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Figure 4. Points Served by Regularly Scheduled
Intercity Bus Service, 1968-1993

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Note: Data for 1968, 1977, 1982, 1986 and 1991 are from the U.S. General Accounting Office. The 1993 figure is from the American Bus Association.

4. Fuel Tax Impact

To reduce the federal budget deficit, the excise tax on diesel fuel was increased 4.3-cents per gallon from 20.1 to 24.4-cents per gallon beginning October 1, 1993. Although the tax was applied to all users, failure to extend the bus industry's existing fuel tax exemption made the current unfair distribution of federal subsidies to competing modes of intercity passenger transportation even more inequitable. Intercity buses now pay 7.4 cents of the 24.4 cents per gallon diesel fuel tax. Amtrak. however, in addition to its other subsidies, pays a diesel fuel tax of only 6.9 cents per gallon. And mass transit buses are totally exempt from the diesel fuel tax. If this already uneven playing field is made worse, the impact on the bus industry and those it serves would be devastating.

Based on 1993 bus operating statistics, every 5-cent increase in the diesel fuel tax rate will cost the intercity bus industry $8.6 million. In 1993, total intercity bus fuel consumption equaled 172.2 million gallons. Hence, every 5-cent increase in the tax rate will cost the industry $8.6 million. The intercity bus industry's annual tax cost of every 5-cent increase in the diesel fuel tax rate represents 29 percent of its modest 1993 federal subsidy of $30.0 million and one-fifth of its 1993 net operating income of $42.9 million.' Any rate increase greater than 15 cents per gallon would impose a tax cost on the industry that would exceed its current modest federal subsidy (Figure 5).

Any increase in motor fuel taxes paid by the intercity bus will exacerbate the subsidy-based disadvantage facing the industry and hasten the erosion of the intercity bus passenger transportation network. Bus operators compete primarily on the basis of price. Serving mostly lower income families, little if any opportunity exists to pass cost increases on to their customers. Instead, the cost must be absorbed by the operator. As a result, when costs go up, marginally profitable service is abandoned. Usually, the impact is greatest in rural communities and small towns. Those with few, if any, transportation alternatives bear the biggest burden.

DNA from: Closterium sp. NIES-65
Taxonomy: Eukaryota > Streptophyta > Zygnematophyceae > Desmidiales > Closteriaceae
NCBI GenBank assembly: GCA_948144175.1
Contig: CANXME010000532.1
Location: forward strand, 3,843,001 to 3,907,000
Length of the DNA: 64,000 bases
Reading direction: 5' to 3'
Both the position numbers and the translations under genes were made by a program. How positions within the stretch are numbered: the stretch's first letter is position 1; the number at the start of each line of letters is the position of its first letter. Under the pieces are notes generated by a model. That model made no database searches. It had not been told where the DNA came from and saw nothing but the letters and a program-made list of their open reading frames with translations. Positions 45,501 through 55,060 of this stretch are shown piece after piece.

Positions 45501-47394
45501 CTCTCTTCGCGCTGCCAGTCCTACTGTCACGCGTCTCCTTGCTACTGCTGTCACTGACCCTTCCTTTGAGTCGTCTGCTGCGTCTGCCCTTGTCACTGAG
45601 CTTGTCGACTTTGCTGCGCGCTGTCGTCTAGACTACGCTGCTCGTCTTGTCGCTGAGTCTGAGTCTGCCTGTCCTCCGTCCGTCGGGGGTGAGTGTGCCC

Net operating income of 10 of the nation's largest intercity bus companies (Greyhound Lines. Inc. and nine regional companies) that together account for 90 percent of total revenues generated by Class I intercity bus companies. See the Interstate Commerce Commission's release "icc news." Monday, April 19, 1994, No. 94-90. Washington, D.C.

Figure 5. Intercity Bus Industry Subsidy,

Net Operating Income, and Tax Cost

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Source: Nathan Associates Inc.


Table A-1. Total Federal Subsidies, Net of User Fees, to Passenger
Transportation Systems and Modes, 1960-1993

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Note: Items may not sum to totals due to independent rounding.

a. Negative entries represent collection of user fees in excess of cost responsibility, an addition to the highway trust fund balance.

b. Total is sum of subsidies. Negative amount for auto is a subsidy of zero.

Source: Nathan Associates Inc. See Tables A-4 through A-13.

Table A-2. Total Federal Subsidies Per Passenger Trip,
Net of User Fees, to Passenger Transportation
Systems and Modes, 1960-1993

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Note: A round trip by one person counts as two passenger trips. General aviation and auto travel passenger trip data are not available.

a. Amtrak only

b. Preliminary.

Sources: Eno Transportation Foundation, Inc.. "Transportation in America,"

Tenth Edition. 1992. Twelfth Edition. 1994. American Public Transit Association, "Transit Fact Book, 1995, 1992. 1988. and 1980 editions

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